Washington National Cathedral Unveils Racial Justice-Themed Stained-Glass Windows

Washington National Cathedral Unveils Racial Justice-Themed Stained-Glass Windows

The Washington National Cathedral in Washington, D.C., unveiled a set of four new stained-glass windows on Saturday, each dedicated to the theme of racial justice. 

These new installations have replaced the previous windows, which had honored Confederate Generals Robert E. Lee and Thomas “Stonewall” Jackson, CNN reported. The old windows, in place since 1953, were originally intended to promote reconciliation between the North and the South.

The new stained-glass windows, collectively titled “Now and Forever,” depict scenes of demonstrators participating in marches and protests. Among the demonstrators, some carry signs that read “Fairness” and “No Foul Play” as they move across the four windows. During the dedication ceremony, artist Kerry James Marshall, who designed the windows, emphasized that this change in symbolism aims to address a historical breach of America’s promise of liberty and justice for all.

The decision to replace the old windows was initiated in 2015 when then-Dean Gary Hall called for their removal following a tragic incident in Charleston, South Carolina, where a white man killed nine black churchgoers at Mother Emanuel African Methodist Episcopal Church.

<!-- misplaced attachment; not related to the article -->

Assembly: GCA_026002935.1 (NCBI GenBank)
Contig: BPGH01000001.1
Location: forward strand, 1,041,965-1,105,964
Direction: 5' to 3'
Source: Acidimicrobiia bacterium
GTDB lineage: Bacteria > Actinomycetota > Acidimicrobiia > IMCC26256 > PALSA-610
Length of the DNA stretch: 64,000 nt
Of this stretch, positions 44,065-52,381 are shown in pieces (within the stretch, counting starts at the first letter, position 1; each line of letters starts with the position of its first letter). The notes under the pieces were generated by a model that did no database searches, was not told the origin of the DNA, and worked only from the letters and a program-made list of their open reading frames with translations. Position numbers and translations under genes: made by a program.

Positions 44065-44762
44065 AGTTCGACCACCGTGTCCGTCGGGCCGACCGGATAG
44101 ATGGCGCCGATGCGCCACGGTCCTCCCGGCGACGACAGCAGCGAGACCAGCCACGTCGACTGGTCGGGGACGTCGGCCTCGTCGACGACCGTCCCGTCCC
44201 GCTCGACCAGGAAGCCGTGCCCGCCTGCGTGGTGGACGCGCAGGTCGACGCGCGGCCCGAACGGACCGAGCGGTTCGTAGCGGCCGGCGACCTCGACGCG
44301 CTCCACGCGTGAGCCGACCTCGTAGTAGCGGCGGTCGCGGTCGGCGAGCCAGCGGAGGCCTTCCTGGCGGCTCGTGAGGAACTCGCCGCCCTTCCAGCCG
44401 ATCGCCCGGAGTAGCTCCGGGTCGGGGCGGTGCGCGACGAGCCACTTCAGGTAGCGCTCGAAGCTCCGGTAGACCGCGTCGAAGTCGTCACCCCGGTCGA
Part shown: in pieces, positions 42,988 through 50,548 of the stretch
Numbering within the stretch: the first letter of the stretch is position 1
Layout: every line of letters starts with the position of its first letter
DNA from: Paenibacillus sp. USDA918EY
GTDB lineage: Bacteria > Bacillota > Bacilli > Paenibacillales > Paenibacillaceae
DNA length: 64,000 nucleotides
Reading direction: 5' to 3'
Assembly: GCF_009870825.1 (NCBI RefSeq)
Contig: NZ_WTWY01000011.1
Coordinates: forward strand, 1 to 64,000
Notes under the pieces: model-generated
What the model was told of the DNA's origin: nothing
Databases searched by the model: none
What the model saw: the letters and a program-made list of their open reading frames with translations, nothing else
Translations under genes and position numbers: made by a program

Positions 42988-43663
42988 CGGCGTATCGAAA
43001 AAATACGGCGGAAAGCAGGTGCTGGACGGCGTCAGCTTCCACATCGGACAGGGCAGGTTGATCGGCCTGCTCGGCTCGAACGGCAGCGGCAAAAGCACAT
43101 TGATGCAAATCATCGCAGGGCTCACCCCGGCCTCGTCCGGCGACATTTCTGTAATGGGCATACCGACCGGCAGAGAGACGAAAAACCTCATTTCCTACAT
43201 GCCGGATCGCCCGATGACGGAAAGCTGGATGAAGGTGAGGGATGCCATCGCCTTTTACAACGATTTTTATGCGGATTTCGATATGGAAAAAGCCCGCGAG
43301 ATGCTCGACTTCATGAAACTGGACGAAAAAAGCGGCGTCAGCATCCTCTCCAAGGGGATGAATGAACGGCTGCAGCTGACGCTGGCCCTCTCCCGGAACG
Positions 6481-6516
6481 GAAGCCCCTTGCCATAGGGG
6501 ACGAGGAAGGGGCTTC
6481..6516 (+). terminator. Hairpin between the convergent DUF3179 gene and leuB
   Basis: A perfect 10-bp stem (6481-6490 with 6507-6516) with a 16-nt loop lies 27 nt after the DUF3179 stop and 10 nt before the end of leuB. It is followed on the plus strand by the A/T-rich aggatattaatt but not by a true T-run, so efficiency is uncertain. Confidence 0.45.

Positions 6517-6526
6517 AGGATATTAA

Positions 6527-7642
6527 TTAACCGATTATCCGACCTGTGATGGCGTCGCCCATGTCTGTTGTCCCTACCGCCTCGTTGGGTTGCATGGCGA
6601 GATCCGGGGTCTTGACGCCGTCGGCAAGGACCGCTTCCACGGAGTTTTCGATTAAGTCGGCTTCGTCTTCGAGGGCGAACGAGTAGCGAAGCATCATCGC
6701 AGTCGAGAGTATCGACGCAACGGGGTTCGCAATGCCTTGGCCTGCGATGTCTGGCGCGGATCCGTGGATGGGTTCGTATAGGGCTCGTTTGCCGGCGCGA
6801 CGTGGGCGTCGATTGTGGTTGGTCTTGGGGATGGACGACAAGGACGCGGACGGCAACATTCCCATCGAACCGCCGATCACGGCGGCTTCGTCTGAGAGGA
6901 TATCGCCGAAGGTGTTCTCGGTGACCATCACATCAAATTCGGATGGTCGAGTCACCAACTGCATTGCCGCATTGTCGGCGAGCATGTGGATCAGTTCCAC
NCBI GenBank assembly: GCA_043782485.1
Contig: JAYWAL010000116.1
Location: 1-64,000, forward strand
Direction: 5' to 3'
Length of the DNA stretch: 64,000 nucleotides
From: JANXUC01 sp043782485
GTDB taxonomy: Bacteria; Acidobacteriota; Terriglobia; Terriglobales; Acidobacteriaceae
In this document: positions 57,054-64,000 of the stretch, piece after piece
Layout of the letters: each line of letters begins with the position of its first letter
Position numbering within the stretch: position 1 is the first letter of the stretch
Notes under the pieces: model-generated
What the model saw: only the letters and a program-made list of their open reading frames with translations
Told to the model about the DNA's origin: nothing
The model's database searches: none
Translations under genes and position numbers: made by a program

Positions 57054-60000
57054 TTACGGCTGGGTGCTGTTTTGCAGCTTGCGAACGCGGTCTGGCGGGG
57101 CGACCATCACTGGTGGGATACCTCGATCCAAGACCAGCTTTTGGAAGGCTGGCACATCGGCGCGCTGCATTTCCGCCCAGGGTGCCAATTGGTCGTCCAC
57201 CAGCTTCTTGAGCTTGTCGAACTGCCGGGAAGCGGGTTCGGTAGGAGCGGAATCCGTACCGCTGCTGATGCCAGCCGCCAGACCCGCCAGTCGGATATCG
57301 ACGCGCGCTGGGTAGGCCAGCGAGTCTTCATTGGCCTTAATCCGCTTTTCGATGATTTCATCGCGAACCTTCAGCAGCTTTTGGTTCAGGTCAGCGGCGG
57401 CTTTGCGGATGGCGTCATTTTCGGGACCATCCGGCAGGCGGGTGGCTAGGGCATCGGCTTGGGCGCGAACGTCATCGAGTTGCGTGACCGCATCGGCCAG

Rev. Randolph Marshall Hollerith, the current dean, expressed the sentiment that the old windows were offensive and posed a barrier to the cathedral’s ministry. 

Artist Kerry James Marshall (L) shakes hands with Dean Hollerith (R) during an unveiling and dedication ceremony at the Washington National Cathedral for the new stained-glass windows with a theme of racial justice on September 23, 2023, in Washington, D.C. (AP Photo/Nick Wass)

“They told a false narrative, extolling two individuals who fought to keep the institution of slavery alive in this country,” Hollerith said. “They were intended to elevate the Confederacy, and they completely ignored the millions of Black Americans who have fought so hard and struggled so long to claim their birthright as equal citizens.”

Some of the old windows even featured Confederate flags, leading the cathedral’s leadership to vote in 2016 to remove those panels and replace them with plain glass. Ultimately, in 2017, the windows were removed after a white nationalist rally in Charlottesville, Virginia, resulted in the death of a counter-protester.

Removal of confederate symbols and statues is nothing new, but now, in New York City, a bill has been proposed to remove all public statues of those that owned slaves, including a statute of President George Washington, Breitbart News reported

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